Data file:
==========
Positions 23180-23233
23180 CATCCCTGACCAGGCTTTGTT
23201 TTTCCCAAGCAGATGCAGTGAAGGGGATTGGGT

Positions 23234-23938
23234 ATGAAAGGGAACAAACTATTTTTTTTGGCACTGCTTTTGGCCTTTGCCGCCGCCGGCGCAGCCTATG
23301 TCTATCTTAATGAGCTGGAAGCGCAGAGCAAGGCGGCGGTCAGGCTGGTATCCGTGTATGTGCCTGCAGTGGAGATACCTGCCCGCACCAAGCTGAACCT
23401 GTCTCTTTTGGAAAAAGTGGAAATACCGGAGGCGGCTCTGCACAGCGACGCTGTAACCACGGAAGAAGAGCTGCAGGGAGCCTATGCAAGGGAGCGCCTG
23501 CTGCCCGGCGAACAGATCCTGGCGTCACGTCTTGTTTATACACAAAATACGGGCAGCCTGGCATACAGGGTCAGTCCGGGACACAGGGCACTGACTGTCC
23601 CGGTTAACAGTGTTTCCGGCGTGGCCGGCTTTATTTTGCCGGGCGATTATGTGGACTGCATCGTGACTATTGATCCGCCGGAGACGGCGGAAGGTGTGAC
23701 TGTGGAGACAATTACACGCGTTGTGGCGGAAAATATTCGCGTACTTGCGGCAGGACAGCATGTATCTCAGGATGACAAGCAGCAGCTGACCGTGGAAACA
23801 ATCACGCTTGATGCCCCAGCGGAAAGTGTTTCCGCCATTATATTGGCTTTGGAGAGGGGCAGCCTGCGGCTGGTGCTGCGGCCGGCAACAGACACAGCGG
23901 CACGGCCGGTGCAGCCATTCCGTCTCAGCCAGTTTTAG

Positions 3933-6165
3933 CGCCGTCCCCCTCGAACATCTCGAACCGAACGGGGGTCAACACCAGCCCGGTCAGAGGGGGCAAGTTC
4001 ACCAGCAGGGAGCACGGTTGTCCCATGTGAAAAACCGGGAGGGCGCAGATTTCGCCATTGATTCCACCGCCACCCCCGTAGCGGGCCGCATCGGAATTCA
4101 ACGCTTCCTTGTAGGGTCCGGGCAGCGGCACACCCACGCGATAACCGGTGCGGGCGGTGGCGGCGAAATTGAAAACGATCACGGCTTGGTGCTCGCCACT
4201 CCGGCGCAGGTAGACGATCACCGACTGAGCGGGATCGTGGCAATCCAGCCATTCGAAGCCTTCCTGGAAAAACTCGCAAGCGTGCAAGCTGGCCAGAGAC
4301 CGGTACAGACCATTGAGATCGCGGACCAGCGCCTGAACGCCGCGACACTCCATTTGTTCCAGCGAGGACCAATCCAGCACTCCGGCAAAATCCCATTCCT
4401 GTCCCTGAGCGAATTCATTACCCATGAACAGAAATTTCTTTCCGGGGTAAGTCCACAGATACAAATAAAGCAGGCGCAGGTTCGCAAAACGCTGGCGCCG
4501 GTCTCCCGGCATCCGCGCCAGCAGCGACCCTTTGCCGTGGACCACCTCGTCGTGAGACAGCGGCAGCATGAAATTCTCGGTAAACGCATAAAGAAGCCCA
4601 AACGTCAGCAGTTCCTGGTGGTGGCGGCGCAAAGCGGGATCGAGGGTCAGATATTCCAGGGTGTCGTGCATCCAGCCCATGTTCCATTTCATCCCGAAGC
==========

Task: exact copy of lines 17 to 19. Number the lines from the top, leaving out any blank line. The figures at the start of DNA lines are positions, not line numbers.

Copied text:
4201 CCGGCGCAGGTAGACGATCACCGACTGAGCGGGATCGTGGCAATCCAGCCATTCGAAGCCTTCCTGGAAAAACTCGCAAGCGTGCAAGCTGGCCAGAGAC
4301 CGGTACAGACCATTGAGATCGCGGACCAGCGCCTGAACGCCGCGACACTCCATTTGTTCCAGCGAGGACCAATCCAGCACTCCGGCAAAATCCCATTCCT
4401 GTCCCTGAGCGAATTCATTACCCATGAACAGAAATTTCTTTCCGGGGTAAGTCCACAGATACAAATAAAGCAGGCGCAGGTTCGCAAAACGCTGGCGCCG